NEW ECONOMIC DIRECTION
Call for definition of self-sufficiency
Business wonders how concept will blend with market system
Thailand's business sector and many of the country's foreign investors are waiting to see how the interim government will integrate the apparently moderate economic theory of self-sufficiency with the market system that the country has been pursuing over recent decades.
The bated-breath atmosphere follows the statement by newly appointed Prime Minister General Surayud Chulanont that he will shift towards self-sufficiency.
Despite some scepticism, business leaders have nevertheless expressed the view that self-sufficiency may be an answer to promoting the economy - a departure from the overspending and populist policies championed by ousted prime minister Thaksin Shinawatra.
Board of Trade chairman Pramon Sutivong said: "A self-sufficient economy does not conflict with economic growth. Rather, it makes the growth commensurable with the country's capacity and creates immunity against the risks of unstable growth. Thailand's gross domestic product can grow 7-8 per cent if the growth is based on stability."
Thai Bankers' Association chairman Jada Wattanasiritham welcomed the idea, saying a self-sufficient economy should help narrow the social and economic gaps in society. "For instance, there may be revisions of some mega-projects," she said. "There were too many mass-transit routes under the original plan. We may have to review the priority of each route."
Kasikornbank president Prasarn Trairatvorakul said the self-sufficiency theory would prevent a repetition of excessive spending, one of the causes of the 1997 financial crisis. He said the idea was not opposed to economic growth, but rather taught us: "We should not overdo our capacity."
The new interim prime minister said he would not focus on stimulating economic figures, but rather on promoting self-sufficiency and happiness. Surayud has yet to give any details of how he intends to achieve his plan.
Upon his appointment, the main Stock Exchange of Thailand index fell 0.33 per cent to 683.84 yesterday, as both domestic and foreign investors adopted a wait-and-see attitude pending clearer economic policies from the new government before making investment decisions.
The source said the new economic team was expected to be largely different from that of the Thaksin administration and reflect the expectation that economic growth over the next year would not be very dramatic. Some long-term public-works projects are expected "to be prolonged".
The source added that the postponement of the share-sale deal between the GE Group in the US and Bank of Ayudhya reflected the fact that foreign investors were still concerned about the situation.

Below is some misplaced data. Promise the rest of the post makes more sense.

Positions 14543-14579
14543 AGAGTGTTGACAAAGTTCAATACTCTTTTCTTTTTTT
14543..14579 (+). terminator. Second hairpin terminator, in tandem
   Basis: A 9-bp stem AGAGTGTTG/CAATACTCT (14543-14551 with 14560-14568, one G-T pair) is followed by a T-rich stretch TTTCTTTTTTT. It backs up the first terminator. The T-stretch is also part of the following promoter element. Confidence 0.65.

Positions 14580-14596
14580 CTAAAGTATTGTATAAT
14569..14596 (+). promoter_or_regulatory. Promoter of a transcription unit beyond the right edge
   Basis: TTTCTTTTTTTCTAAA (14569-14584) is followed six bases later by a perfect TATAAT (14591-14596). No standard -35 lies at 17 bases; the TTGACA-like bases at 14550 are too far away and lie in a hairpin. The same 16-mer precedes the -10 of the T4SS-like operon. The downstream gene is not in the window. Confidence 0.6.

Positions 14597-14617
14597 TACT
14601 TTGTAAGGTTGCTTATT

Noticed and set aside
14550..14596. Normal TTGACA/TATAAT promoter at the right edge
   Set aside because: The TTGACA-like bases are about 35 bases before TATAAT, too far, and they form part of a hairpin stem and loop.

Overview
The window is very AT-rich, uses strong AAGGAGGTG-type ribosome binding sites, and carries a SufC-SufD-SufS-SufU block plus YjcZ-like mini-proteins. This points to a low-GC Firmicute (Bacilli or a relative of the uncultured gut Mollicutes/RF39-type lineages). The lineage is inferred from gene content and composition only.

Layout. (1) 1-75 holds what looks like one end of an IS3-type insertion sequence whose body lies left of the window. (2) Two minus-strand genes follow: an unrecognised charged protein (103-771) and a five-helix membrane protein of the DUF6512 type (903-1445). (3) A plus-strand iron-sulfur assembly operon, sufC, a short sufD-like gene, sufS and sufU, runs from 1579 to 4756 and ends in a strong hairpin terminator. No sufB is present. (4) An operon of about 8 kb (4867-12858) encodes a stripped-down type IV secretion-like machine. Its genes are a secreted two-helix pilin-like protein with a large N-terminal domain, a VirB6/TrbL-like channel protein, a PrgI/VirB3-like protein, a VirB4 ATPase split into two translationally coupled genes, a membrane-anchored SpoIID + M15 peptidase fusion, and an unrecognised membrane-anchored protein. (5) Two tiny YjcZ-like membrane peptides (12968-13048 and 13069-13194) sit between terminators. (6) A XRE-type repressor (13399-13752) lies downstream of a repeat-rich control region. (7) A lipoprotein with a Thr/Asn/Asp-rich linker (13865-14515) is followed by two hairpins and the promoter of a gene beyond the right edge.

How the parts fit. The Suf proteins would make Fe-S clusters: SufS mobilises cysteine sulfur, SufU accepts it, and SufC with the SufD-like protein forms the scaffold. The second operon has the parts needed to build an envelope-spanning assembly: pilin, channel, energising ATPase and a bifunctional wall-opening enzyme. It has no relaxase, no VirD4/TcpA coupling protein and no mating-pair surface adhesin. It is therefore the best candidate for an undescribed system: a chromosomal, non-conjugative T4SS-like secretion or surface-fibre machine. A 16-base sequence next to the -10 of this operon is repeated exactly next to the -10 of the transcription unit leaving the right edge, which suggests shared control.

Some foreigners are openly sceptical of the new prime minister's idea.
"The Thai economic structure depends on exports. In order [for it] to become [one of] self-sufficiency will require a radical restructuring of the economy, which may jeopardise many jobs. I am just sceptical," one Western official said.
However, the official noted that what Surayud said may be taken as a "general message" to urge Thais not to be overly materialistic and to pursue a moderate path, in accordance with the principles of Buddhism.
Thai Rice Exporters Association president Chookiat Ophawongse said he was not sure what the new prime minister meant by self-sufficiency and that it remained to be seen how the principle would be applied to the market economy.
Thai Auto Parts Manufacturers' Association director Samart Deebhijarn said the new government might be unable to apply a self-sufficiency policy to all business sectors, particularly the industrial sector. The idea may be adaptable to the agricultural sector, but industries must focus on economies of scale for saving costs of production and gaining maximum benefits.
Ekniti Nitithanprapas, director of the Fiscal Policy Office's Macroeconomic Analysis Group, said there might be different interpretations of the sufficiency-economy approach.
"A sufficiency economy does not mean we should not make any new investments, but the model suggests we should discipline our investment," said Ekniti.
Finance Ministry spokesman Somchai Sujjapongse said the ministry might need to get a better understanding of a sufficiency economy before turning the guideline into fiscal measures. He thinks the government will focus on quality of growth. If so, expenditures will be diverted to education, public healthcare and poverty eradication.
Somchai said Thailand's potential economic growth was about 5 per cent and that the country needed a budget deficit to achieve it. But he said: "A sufficiency economy does not mean we must have a fiscal balance."
National Institute of Development Administration University economist Wichai Turongpun said the model might lead to a review of risky policies implemented by Thaksin, including easy credit and free-trade deals.
Finansa Securities predicted that if MR Pridiyathorn Devakula were appointed head of the new government's economic team, the market would respond positively.
Siam City Securities said it expected the new government's economic policies, based on self-sufficiency, would limit growth next year.
M&C Saatchi (Thailand) managing director Amornpimol Thanakitamnuay said the new interim prime minister's idea of putting GNH (gross national happiness) ahead of GDP during his one year in power could be a good one, because it would allow Thais to recover mentally. The previous government concentrated too much on GDP, which led to an overall deterioration of happiness.